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WAN optimization: A market update

WAN optimization offers considerable ROI payoff in both hard costs and improved productivity. Enterprises need WAN optimization to be scalable, easy to integrate, compatible with security, and easy to manage. This is making the market more favorable to large, integrated vendors than to smaller, best-of-breed vendors. In this tip, learn the probable next step for WAN optimization products, including appliances that will facilitate branch office optimization, and get purchasing advice.

WAN optimization is important to global businesses. The pressure to improve the performance of applications running over the WAN keeps increasing as more and more enterprises centralize their systems, find they must provide higher performance to more remote users, and try to cut their bandwidth costs. Because performance optimization devices are relatively inexpensive, return on investment (ROI) is fast. Payback is often less than a year, counting only hard costs. The softer advantages, such as greatly improved employee productivity, usually result in even faster ROI.

Large enterprises are therefore planning to use WAN optimization on more than just a couple of links. They need systems that are:

  • Scalable (in both bandwidth and in total number of endpoints).
  • Easy to integrate into existing large network architectures (working with network rerouting, asynchronous routes, QoS structures and access control lists).
  • Compatible with security and authentication designs (including acceleration of encrypted data flows and compatibility with end-to-end authentication mechanisms).
  • Easy to configure and manage (including performance measurement and problem diagnosis).

In response, the market is moving to larger companies with sales forces that can sell optimization technology to their existing base and can also make the powerful "integrated solution" argument. Large vendors claim that the technologies are now becoming mature enough for a single-vendor, integrated solution to beat out a marginally better "best-of-breed in optimization but not in integration" solution. The major players are well capitalized or have large installed bases; it's difficult for a new player to find an open, exploitable niche.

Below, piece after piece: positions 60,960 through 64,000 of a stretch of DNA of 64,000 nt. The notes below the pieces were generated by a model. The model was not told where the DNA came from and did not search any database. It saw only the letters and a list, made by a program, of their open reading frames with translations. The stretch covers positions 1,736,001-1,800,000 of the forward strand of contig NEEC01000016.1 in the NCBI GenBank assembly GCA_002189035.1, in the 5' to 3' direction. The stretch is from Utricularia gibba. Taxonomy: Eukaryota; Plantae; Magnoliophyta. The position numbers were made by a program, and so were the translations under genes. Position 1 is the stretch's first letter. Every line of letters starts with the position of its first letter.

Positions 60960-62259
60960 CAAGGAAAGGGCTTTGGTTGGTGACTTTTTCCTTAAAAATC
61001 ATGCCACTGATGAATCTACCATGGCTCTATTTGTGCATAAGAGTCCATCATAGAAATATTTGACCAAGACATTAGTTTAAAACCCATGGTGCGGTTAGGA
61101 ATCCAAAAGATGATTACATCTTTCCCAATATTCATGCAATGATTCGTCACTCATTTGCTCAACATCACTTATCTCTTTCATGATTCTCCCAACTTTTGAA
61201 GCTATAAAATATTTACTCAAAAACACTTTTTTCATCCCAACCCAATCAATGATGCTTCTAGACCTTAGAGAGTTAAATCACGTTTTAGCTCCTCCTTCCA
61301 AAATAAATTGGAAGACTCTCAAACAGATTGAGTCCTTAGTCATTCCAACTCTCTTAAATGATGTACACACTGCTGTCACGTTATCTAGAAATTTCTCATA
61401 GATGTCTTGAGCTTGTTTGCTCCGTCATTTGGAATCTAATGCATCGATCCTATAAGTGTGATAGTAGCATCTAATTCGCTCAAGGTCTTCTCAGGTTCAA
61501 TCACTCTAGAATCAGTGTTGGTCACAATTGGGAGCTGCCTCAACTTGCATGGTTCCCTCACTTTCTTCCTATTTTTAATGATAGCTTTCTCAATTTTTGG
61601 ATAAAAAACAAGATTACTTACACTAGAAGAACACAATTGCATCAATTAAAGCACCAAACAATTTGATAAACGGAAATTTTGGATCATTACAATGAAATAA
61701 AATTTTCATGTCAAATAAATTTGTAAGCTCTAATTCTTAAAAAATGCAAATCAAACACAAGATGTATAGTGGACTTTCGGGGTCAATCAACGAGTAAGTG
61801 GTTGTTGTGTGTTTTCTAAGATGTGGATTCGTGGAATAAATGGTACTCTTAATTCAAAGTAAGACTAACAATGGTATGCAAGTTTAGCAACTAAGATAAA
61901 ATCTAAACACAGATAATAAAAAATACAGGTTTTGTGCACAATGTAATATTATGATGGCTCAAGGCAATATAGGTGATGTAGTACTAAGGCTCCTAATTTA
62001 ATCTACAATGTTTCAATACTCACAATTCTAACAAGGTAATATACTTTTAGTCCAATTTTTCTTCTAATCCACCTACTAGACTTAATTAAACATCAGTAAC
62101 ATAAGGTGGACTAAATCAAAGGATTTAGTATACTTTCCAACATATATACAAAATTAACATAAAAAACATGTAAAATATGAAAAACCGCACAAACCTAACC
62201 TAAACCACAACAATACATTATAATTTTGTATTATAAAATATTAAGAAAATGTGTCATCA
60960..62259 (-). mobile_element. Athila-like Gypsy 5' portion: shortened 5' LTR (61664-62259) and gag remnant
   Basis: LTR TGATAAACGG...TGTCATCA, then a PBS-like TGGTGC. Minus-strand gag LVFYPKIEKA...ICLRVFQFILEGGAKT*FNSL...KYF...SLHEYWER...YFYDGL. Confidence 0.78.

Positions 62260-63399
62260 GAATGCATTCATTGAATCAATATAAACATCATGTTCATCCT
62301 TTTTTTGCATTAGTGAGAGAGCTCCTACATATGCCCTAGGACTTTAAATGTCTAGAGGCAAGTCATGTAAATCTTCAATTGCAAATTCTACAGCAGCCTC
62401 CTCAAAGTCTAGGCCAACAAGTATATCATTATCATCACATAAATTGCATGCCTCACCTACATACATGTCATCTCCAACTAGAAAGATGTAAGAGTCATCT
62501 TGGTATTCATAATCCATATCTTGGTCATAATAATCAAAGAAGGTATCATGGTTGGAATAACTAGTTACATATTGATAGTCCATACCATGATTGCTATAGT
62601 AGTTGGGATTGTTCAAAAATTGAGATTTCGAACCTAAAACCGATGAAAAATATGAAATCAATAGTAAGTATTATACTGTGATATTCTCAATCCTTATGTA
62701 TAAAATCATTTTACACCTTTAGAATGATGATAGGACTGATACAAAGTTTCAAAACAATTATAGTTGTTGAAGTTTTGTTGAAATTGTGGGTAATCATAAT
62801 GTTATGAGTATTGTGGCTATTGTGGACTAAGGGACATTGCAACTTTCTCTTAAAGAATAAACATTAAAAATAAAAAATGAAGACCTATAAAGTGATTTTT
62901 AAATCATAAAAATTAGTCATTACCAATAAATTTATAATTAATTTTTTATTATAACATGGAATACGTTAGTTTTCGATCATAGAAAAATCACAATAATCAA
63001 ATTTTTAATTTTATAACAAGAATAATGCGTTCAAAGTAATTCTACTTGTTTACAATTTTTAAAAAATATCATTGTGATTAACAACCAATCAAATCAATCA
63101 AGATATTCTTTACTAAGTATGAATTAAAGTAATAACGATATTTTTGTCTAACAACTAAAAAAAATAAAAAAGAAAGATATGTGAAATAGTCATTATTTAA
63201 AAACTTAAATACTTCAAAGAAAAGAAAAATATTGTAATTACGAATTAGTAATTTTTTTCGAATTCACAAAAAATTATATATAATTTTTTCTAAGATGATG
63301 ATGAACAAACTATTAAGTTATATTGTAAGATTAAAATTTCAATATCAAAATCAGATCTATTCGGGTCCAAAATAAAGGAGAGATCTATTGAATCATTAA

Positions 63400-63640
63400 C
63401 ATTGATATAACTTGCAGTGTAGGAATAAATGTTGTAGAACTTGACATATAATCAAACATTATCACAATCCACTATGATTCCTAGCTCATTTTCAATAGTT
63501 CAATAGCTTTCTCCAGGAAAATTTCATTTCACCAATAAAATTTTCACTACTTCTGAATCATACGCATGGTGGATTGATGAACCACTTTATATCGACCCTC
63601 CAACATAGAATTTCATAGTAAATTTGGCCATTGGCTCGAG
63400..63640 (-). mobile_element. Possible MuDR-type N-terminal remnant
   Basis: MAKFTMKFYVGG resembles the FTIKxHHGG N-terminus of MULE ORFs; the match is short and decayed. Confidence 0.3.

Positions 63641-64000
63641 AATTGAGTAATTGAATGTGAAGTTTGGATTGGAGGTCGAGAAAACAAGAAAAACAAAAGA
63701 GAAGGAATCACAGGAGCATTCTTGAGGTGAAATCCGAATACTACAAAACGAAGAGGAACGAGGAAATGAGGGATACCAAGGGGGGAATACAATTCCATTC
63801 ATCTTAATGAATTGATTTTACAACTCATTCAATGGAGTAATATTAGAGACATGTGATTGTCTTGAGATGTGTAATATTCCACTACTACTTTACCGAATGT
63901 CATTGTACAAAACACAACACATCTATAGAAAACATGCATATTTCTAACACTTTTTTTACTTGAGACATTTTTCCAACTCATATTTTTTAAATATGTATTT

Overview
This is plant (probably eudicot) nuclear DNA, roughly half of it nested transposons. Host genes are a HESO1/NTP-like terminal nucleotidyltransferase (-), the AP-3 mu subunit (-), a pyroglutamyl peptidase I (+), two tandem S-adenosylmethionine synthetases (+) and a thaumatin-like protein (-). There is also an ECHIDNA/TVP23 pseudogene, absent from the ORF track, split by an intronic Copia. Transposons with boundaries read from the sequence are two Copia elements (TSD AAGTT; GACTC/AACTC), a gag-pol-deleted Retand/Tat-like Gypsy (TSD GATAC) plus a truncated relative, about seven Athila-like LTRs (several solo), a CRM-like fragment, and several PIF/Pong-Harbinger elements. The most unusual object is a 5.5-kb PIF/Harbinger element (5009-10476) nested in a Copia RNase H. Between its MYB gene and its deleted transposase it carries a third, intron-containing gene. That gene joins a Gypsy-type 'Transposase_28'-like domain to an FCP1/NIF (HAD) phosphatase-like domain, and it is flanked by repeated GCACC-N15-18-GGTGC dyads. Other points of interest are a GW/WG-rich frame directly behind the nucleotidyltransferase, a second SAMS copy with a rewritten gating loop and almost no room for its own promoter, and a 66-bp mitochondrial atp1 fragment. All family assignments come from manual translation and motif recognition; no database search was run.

Smaller vendors will probably grow only if they can develop strong channel sales to small and medium-sized enterprises, hoping to sell to customers that are tied to their channel suppliers. Otherwise, they probably hope to be acquired quickly by a larger vendor that needs to solve a problem with an existing product.

Over the next couple of years, single, integrated systems will appear that handle all application front end, security, site-to-site, and site-to-user acceleration functions within the data center. That integration will greatly simplify some current configuration issues:

  • Compression, protocol modification and load balancing can be performed only on cleartext data. Therefore, SSL encryption, which was formerly performed only in the application front end or the server system, may need to be performed in the acceleration device or between that device and the external network.
  • Creating high-reliability architectures is difficult when many different appliances are involved.
  • Most of the existing appliances have overlapping functions, such as QoS, compression, caching and some protocol modifications.
  • All of these functions must be integrated with security technologies.
  • All of these functions must be configured and controlled without creating inconsistencies.

At remote offices, there's also pressure to combine everything into one easily maintained appliance, preferably one that needs no local IT staff and can be easily swapped with an identical box if there's a problem. Indeed, some vendors are beginning to offer appliances that provide all remote office functions, including access routing and a virtual machine for running Unix or Windows applications.

These fully integrated solutions are not completely ready for major production use; so enterprises -- remembering that ROI is often less than a year -- should acquire WAN optimization now but set expectations properly with upper management. They should be ready to replace their current optimization solution in approximately three years, when new integrated products are available and when the enterprise itself may have a new network architecture as a result of changes in security architectures, Microsoft Windows, and application delivery designs.

About the author:
Eric Siegel, a Senior Analyst at the Burton Group, is a nationally-known authority on network performance optimization, measurement, management, and QoS. He is the author of two acclaimed books, Designing Quality of Service Solutions for the Enterprise (John Wiley & Sons) and Practical Service Level Management: Delivering High-Quality Web-Based Services (John McConnell with Eric Siegel; Cisco Press). A member of the Internet community since 1978, Mr. Siegel was the Principal Internet Consultant at Keynote Systems and was a Senior Network Architect with Tandem Computers, where he was the technical leader and coordinator for all of Tandem's data communications specialists worldwide. Mr. Siegel also worked for Network Strategies and for the MITRE Corporation, specializing in computer network design and performance evaluation.

This was last published in June 2008

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